The findings from a collaboration between Mayo Clinic and the Tokyo Institute of Technology appear in the online issue of the American Journal of Physiology-Regulatory, Integrative and Comparative Physiology.
The researchers discovered a protein responsible for gas exchanges in the fish gill structure. Specifically they studied and characterized the Na+/H+ (sodium/hydrogen) exchanger named NHE3, responsible for controlling sodium and hydrogen ions across the gill. The researchers also directly demonstrated that NHE3 can function as a Na+/NH4+ (sodium/ammonium) exchanger.
“This is significant because the fish tends to mimic the process in humans,” says Michael Romero, Ph.D., a Mayo Clinic physiologist who works in nephrology. “This is the true beauty of comparative physiology-– a lot of the organs function by very similar processes, down to ionic transfer.”
In this case the protein allows the sodium ions to be absorbed from the forming urine while at the same time discarding waste from normally functioning cells, thus keeping the body in balance and serving as an energy saving system. The researchers say the same NHE3 protein performs a similar function in the intestine, pancreas, liver, lungs and reproductive system.
The gill is used in the fish as a transport system: sodium ions are nutrients and ammonium carries away waste. It’s a key process allowing zebrafish to extract sodium ions from fresh water. In humans, NHE3 is involved in the acid-waste control system in the kidney, but there hasn’t been a good analysis of that process in humans. Part of this acid-control process in the human kidney is “ammoniagenesis” which requires the initial part of the kidney tubule (proximal tubule) to export ammonia/ammonium. Physiologically, it has been assumed that NHE3 can perform a Na+/NH4+ exchange, but this has never been experimentally demonstrated.
Ammoniagenesis and increased renal sodium bicarbonate absorption are partly under the control of the renin-angiotensin-aldosterone system (RAAS), which means that this work enhances understanding of human hypertension. Researchers say their results in fish can be a clue or starting point for analyzing the process in people. Researchers say they hope to continue their work in other species and ultimately further describe the process in humans.
The research was funded by both institutions. Co-authors include Yusuke Ito, Akira Kato, Ph.D., and Shighisa Hirose, Ph.D., all of the Tokyo Institute of Technology; and Taku Hirata, Ph.D., of Mayo Clinic. Yusuke Ito was a visiting graduate student at Mayo Clinic. Dr. Akira Kato is a visiting research collaborator with Dr. Romero at Mayo Clinic.About Mayo Clinic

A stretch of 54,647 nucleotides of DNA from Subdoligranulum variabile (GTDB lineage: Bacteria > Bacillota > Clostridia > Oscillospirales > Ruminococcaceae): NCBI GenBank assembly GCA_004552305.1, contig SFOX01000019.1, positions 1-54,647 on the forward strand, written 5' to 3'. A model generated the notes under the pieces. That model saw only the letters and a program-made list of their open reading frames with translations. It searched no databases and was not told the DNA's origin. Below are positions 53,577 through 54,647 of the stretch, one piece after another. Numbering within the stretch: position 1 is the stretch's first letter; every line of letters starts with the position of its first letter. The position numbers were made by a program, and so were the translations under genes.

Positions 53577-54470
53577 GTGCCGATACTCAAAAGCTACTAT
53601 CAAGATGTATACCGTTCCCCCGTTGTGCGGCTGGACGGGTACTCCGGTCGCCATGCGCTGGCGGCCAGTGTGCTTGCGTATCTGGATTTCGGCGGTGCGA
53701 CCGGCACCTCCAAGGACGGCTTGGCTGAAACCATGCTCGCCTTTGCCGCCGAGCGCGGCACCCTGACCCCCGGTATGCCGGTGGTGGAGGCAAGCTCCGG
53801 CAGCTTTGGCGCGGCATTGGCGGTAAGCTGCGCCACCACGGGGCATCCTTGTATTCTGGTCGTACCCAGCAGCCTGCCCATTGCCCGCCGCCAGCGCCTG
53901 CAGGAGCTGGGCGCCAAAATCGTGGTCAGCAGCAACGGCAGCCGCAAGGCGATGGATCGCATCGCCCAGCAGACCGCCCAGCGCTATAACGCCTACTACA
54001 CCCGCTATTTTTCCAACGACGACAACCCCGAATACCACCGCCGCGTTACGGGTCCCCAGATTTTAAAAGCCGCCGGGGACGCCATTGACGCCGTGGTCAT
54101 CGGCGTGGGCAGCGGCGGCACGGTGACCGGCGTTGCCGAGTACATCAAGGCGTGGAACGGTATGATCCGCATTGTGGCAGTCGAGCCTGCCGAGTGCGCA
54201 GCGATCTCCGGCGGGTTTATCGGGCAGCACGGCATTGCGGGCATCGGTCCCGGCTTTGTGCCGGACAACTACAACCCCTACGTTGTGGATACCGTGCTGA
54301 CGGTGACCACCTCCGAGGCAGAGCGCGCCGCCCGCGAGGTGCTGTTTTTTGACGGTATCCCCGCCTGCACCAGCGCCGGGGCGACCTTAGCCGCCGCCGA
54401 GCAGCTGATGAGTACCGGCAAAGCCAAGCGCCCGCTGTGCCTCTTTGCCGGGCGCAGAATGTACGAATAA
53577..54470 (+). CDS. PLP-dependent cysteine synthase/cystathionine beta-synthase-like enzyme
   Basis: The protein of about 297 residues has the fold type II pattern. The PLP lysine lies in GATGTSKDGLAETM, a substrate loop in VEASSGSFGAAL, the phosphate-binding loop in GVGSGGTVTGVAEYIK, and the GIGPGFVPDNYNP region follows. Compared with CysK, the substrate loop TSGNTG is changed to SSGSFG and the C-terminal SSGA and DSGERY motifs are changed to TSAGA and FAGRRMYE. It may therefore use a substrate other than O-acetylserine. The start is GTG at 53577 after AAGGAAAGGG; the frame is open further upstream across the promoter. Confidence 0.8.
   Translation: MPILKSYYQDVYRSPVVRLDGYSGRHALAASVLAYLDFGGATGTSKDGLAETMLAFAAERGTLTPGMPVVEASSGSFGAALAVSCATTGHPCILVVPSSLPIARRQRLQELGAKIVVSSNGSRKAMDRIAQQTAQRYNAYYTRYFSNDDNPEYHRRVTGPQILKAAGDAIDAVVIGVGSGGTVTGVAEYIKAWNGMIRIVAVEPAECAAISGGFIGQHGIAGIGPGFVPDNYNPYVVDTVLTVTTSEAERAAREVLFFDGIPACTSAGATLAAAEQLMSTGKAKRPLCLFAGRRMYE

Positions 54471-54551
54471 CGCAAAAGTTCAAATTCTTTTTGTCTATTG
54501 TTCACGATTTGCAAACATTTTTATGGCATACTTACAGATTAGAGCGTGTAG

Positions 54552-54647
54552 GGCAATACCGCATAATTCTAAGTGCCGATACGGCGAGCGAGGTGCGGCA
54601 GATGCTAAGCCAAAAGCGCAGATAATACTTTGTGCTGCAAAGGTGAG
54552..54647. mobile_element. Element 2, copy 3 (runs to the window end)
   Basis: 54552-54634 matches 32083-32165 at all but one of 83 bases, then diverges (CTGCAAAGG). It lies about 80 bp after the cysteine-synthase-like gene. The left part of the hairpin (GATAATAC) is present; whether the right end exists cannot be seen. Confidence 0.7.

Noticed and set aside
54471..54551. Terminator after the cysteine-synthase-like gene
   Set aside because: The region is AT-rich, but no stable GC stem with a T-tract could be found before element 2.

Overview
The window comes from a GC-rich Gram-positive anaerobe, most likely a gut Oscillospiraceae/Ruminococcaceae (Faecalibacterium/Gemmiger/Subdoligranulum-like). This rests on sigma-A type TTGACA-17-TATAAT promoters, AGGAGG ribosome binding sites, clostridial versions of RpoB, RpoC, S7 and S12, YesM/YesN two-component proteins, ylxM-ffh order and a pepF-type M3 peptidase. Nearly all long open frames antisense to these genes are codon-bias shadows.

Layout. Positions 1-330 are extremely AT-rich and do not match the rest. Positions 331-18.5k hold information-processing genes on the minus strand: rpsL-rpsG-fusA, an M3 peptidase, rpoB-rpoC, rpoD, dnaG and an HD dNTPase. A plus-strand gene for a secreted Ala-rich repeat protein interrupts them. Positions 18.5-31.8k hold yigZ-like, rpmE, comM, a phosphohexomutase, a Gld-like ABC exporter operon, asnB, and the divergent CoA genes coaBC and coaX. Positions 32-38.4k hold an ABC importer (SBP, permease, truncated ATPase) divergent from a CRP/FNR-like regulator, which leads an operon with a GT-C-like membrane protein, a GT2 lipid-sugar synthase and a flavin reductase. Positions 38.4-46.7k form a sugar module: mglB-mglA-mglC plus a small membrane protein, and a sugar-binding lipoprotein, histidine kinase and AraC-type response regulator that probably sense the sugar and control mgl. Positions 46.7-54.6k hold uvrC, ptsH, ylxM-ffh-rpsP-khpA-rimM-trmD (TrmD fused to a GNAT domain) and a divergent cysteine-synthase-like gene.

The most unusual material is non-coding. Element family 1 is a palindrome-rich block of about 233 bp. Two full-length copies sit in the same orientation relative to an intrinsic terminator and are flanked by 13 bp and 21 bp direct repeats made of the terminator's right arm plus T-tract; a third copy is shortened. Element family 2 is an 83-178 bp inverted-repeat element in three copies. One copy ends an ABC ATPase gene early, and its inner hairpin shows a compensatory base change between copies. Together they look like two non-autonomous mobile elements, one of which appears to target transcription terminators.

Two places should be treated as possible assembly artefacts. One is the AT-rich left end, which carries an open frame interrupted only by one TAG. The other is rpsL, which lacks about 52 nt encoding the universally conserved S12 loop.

Bob Nellis | EurekAlert!
An evolutionary heads-up – The brain size advantage
22.05.2015 | Veterinärmedizinische Universität Wien
Endocrine disrupting chemicals in baby teethers
21.05.2015 | Goethe-Universität Frankfurt am Main
Physicists have developed an innovative method that could enable the efficient use of nanocomponents in electronic circuits. To achieve this, they have developed a layout in which a nanocomponent is connected to two electrical conductors, which uncouple the electrical signal in a highly efficient manner. The scientists at the Department of Physics and the Swiss Nanoscience Institute at the University of Basel have published their results in the scientific journal “Nature Communications” together with their colleagues from ETH Zurich.
Electronic components are becoming smaller and smaller. Components measuring just a few nanometers – the size of around ten atoms – are already being produced...
Development and implementation of an advanced automobile parking navigation platform for parking services
To fulfill the requirements of the industry, PolyU researchers developed the Advanced Automobile Parking Navigation Platform, which includes smart devices,...
The world's first electrical car and passenger ferry powered by batteries has entered service in Norway. The ferry only uses 150 kWh per route, which...
On Tuesday, 19 May 2015 the research icebreaker Polarstern will leave its home port in Bremerhaven, setting a course for the Arctic. Led by Dr Ilka Peeken from the Alfred Wegener Institute, Helmholtz Centre for Polar and Marine Research (AWI) a team of 53 researchers from 11 countries will investigate the effects of climate change in the Arctic, from the surface ice floes down to the seafloor.
RV Polarstern will enter the sea-ice zone north of Spitsbergen. Covering two shallow regions on their way to deeper waters, the scientists on board will focus...
Nanoengineers at the University of California, San Diego developed a gel filled with toxin-absorbing nanosponges that could lead to an effective treatment for skin and wound infections caused by MRSA (methicillin-resistant Staphylococcus aureus), an antibiotic-resistant bacteria. This "nanosponge-hydrogel" minimized the growth of skin lesions on mice infected with MRSA - without the use of antibiotics. The researchers recently published their findings online in Advanced Materials.
To make the nanosponge-hydrogel, the team mixed nanosponges, which are nanoparticles that absorb dangerous toxins produced by MRSA, E. coli and other...
20.05.2015 | Event News
18.05.2015 | Event News
12.05.2015 | Event News
22.05.2015 | Materials Sciences
22.05.2015 | Information Technology
22.05.2015 | Materials Sciences